Community Gardening at Carpenters Estate, Newham Stratford (Social Farms & Gardens)

Setting up – The top 5 tips

At Social Farms & Gardens we’ve spent more than forty years supporting the UK’s community gardens, city farms, care farms and other community growing spaces to grow and thrive. So, if you want to start a community garden in your area, here are our top five things to consider:

  1. Find your people – community gardens are a lot of work, with many different skills required, so find others who are passionate about creating a change in your community and look for ways to work together.
  2. Identify the need – avoid having a fixed idea of what your garden might look like when you’re first starting out, instead spend some time talking to other people about what is most needed locally. This will help the garden benefit the maximum number of people.
  3. Find the land – the chances are, you might know if a few different pieces of land in your area that aren’t currently being used. Your local authority should be able to help you identify who owns them, or suggest suitable spaces if you don’t know of any.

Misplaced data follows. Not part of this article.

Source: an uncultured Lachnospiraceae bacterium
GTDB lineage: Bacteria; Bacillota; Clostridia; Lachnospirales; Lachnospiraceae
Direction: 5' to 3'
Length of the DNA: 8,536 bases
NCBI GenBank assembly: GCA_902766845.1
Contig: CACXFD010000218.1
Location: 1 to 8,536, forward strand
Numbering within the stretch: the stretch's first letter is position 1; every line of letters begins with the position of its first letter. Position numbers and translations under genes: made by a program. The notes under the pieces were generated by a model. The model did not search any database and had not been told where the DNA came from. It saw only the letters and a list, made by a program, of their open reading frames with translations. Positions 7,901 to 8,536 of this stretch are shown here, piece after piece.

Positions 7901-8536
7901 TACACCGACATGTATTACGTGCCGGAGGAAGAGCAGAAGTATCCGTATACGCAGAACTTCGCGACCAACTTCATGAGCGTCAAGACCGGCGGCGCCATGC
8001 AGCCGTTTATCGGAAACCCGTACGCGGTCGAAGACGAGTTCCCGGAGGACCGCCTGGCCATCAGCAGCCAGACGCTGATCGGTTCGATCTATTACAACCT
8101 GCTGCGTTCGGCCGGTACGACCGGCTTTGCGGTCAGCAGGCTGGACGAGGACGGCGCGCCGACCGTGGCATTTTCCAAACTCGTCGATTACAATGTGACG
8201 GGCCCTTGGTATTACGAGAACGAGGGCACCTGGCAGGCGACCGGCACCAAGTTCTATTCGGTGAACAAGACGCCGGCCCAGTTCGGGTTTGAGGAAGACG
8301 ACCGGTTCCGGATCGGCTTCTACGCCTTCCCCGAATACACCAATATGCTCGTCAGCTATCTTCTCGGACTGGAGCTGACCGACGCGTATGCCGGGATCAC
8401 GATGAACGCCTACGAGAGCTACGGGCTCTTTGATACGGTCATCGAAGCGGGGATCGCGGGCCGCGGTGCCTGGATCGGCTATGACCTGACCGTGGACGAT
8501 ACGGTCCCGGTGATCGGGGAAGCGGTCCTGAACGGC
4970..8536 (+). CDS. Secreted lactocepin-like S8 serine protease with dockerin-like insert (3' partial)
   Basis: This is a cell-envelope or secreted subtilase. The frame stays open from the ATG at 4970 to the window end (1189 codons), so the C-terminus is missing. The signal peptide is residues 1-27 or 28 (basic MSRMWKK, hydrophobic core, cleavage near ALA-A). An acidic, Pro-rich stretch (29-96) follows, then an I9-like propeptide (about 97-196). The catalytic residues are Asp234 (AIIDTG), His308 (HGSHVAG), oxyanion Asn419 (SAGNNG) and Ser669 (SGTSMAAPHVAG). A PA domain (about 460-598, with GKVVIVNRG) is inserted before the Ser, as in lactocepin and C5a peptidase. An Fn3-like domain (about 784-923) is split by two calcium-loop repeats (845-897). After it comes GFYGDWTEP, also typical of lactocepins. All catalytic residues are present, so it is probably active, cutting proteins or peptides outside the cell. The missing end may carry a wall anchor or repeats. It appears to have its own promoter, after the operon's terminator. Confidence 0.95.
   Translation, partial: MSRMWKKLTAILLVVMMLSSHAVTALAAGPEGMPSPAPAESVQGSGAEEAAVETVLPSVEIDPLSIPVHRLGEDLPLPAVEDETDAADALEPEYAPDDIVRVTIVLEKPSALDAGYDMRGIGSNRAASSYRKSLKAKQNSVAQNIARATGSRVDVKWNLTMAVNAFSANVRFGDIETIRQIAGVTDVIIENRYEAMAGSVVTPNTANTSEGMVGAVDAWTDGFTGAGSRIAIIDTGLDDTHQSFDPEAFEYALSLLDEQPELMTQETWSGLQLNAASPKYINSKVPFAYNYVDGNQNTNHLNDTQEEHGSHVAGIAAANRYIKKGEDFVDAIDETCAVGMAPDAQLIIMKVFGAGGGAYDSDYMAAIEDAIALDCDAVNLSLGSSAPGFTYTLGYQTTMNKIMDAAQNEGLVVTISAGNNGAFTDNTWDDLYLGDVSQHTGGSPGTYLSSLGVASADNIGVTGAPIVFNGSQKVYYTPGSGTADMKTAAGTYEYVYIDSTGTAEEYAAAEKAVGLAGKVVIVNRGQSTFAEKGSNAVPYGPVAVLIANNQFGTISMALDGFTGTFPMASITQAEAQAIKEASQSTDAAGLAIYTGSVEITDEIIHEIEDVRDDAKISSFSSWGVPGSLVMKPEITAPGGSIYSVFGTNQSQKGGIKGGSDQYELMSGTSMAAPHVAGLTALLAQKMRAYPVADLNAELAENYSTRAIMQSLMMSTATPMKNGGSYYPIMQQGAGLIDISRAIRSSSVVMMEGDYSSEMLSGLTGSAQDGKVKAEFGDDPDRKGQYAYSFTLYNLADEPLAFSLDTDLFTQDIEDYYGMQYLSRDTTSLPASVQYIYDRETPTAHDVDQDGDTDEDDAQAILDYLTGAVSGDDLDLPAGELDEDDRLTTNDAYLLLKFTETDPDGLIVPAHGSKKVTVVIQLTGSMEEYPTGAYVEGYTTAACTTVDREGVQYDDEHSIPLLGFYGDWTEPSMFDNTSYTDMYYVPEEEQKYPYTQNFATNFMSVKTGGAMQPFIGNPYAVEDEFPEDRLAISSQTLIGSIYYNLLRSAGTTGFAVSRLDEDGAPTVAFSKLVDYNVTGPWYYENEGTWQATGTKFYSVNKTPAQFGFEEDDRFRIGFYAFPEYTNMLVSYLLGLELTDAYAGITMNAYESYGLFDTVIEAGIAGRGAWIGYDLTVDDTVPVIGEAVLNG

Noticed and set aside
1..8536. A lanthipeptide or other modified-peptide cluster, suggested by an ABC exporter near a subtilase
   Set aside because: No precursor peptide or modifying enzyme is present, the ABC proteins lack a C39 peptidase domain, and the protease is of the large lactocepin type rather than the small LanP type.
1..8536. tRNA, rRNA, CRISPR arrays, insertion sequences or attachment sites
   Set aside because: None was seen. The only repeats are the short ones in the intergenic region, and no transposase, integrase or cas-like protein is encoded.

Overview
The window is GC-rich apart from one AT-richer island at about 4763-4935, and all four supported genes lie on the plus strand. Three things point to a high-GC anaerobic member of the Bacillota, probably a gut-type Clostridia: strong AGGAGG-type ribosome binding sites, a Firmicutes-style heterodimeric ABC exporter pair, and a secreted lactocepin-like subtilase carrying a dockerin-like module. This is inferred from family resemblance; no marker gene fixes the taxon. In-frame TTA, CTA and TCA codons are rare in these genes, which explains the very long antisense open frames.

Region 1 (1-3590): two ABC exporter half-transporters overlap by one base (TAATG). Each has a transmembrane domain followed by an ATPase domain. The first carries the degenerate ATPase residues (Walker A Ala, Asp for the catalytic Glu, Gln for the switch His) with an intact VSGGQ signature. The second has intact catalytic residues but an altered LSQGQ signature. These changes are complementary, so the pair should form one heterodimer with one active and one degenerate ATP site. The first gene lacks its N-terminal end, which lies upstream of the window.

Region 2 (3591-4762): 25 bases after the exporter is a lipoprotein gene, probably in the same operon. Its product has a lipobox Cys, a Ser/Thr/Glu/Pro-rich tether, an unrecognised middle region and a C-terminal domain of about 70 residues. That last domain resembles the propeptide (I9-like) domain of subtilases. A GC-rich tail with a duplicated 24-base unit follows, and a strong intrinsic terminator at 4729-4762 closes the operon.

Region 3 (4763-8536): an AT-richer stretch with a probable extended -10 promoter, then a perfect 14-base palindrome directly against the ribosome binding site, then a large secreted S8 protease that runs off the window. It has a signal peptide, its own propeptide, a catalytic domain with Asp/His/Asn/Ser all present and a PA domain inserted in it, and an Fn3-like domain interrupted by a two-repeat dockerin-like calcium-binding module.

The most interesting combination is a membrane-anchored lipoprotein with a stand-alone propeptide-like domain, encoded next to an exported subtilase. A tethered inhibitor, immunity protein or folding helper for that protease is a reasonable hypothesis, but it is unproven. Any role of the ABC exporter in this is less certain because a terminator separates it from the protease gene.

4. Get insurance – as soon as you start inviting people onto your garden, you need insurance to protect them, youself and your organisation. SF&G works with the specialist insurance broker McClarrons to provide bespoke cover for community growing activities.
  5. Promote yourselves! – let people know about what you’re doing. Social media is a great way to reach large audiences, find prospective volunteers and thank people for their help. You might also find that you can get coverage in local newspapers and on local radio stations, who are often keen to cover something positive and that little bit different.

Sustaining your garden

Up and running already? Great! Here are our top tips on sustaining your community garden.

  1. Meet regularly – the importance of good communication cannot be overstated for community groups! Regular and well facilitated meetings help everyone stay connected and informed about upcoming plans, as well as helping to tackle any issues quickly as and when they arise.